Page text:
The Ship Inn

“Great local seafood overlooking the bay” - AA Inspector

LOCATION

ELIE, FIFE

Recommended by
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Awards
award

Our View

The Ship Inn was the AA Pub of the Year for Scotland 2016–17. Graham and Rachel Bucknall took over The Ship Inn at the end of 2014 and immediately set about refurbishing it before reopening it in the summer of 2015. Overlooking Elie Bay, the beer garden of this coastal pub is on the beach itself and there is an outside bar and barbecue throughout the summer. With its bay views, the light and airy upstairs restaurant has a seaside feel and a gallery space showcasing Scottish artists. In winter, grab a sofa or armchair next to the open fire, perhaps with a glass of Crail Ale in hand. Scottish produce, particularly local shellfish and seafood, drives the menu. Typical dishes include grilled Queenie scallops with lemon pollen; and Scottish lamb hotpot, and chop, braised red cabbage, roast baby carrots. Time a visit between May and September and you might well see the pub’s cricket team play a match on the beach, all depending on the tide of course.

Awards, accolades and Welcome Schemes

award
AA Pick of the Pubs
The Ship Inn
The Toft,ELIE,KY9 1DT
Phone : 01333 330246

Features

Children
  • Children welcome
  • Children's portions
Facilities
  • Free Wifi
  • Coach parties accepted
  • Garden
Prices and payment
  • Main course from: £9.50
Opening times
  • Closed: false

About the area

Discover Fife

This 20-mile wide peninsula between the Firth of Forth and the Firth of Tay is an ancient kingdom, once the home of Scotland’s kings and saints. Despite its modern bridges it still seems curiously detached from the rest of the country. Travelling along Fife’s grand coastline reveals a fascinating legacy of caves, castles, and ancient fishing ports. Blend coast and countryside by following stretches of the Fife Coastal Path, or take an exhilarating trek in the Fife Regional Park.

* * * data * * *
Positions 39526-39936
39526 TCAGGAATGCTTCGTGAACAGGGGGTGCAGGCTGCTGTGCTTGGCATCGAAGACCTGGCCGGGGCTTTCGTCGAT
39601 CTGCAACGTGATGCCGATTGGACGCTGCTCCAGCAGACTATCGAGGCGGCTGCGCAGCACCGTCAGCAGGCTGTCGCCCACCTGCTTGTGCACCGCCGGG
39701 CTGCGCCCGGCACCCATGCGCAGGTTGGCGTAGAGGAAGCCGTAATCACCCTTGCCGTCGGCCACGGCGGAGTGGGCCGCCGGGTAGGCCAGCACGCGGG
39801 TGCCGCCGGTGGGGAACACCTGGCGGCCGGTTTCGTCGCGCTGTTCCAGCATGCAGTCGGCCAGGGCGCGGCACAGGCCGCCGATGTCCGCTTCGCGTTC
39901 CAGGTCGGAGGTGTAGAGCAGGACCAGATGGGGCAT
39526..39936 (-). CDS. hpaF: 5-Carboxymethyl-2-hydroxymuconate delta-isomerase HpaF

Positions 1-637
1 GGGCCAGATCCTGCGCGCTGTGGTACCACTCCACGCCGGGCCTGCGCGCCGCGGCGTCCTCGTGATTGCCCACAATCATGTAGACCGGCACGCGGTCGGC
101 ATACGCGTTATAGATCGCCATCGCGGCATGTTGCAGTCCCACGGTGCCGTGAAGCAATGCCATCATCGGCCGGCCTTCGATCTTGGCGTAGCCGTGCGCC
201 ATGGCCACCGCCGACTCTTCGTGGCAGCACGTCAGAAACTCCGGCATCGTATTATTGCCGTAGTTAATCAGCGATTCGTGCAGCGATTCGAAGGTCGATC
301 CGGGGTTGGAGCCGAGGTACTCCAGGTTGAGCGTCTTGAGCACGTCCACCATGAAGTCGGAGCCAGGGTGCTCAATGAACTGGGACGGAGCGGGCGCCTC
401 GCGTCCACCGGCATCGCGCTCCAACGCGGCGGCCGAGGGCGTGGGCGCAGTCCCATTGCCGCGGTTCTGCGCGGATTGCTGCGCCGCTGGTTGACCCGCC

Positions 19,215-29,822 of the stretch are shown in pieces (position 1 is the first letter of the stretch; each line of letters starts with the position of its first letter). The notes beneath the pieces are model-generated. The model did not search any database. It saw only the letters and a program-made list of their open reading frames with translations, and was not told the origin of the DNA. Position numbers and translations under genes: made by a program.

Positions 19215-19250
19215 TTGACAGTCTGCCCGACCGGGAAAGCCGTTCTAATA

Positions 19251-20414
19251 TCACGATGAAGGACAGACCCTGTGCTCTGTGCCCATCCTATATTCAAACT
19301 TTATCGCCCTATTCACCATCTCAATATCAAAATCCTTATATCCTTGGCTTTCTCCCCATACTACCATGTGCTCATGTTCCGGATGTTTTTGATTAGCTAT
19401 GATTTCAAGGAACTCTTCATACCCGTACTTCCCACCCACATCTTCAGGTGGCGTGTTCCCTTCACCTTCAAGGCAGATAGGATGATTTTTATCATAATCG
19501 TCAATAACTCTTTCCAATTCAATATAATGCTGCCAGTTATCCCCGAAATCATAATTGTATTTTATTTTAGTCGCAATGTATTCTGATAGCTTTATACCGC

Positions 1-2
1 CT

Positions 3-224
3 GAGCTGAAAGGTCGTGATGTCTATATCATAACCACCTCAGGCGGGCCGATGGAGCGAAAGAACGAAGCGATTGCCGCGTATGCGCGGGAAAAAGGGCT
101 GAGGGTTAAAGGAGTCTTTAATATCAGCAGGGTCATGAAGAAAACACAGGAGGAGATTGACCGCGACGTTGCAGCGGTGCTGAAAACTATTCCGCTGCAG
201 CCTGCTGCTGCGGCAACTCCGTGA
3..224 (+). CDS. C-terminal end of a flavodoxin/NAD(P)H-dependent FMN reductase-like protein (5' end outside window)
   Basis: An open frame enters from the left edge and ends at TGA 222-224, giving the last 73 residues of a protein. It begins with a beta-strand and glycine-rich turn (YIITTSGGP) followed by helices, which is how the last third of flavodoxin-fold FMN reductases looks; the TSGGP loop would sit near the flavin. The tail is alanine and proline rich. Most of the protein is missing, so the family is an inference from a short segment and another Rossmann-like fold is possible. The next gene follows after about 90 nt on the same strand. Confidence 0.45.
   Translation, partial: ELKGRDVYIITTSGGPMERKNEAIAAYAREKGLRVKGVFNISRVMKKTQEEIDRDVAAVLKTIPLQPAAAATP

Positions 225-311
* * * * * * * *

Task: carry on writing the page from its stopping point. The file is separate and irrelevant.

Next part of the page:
St Andrews has a unique place in Scotland’s heritage. According to legend, the city was founded by St Regulus in the 4th century, who was carrying relics of St Andrew, patron saint of Scotland, when his ship was wrecked off the coast. Thereafter, the town grew as an important religious centre, eventually home to the largest church in Scotland, now an attractive ruin, with the powerful bishops wielding great influence over church and state. Today, St Andrews is famous for its university, the oldest in Scotland, and as a world golfing mecca. The Old Course at the Royal and Ancient Golf Club claims to have 15th century origins and to play a round on these hallowed links is many golfers’ dream.

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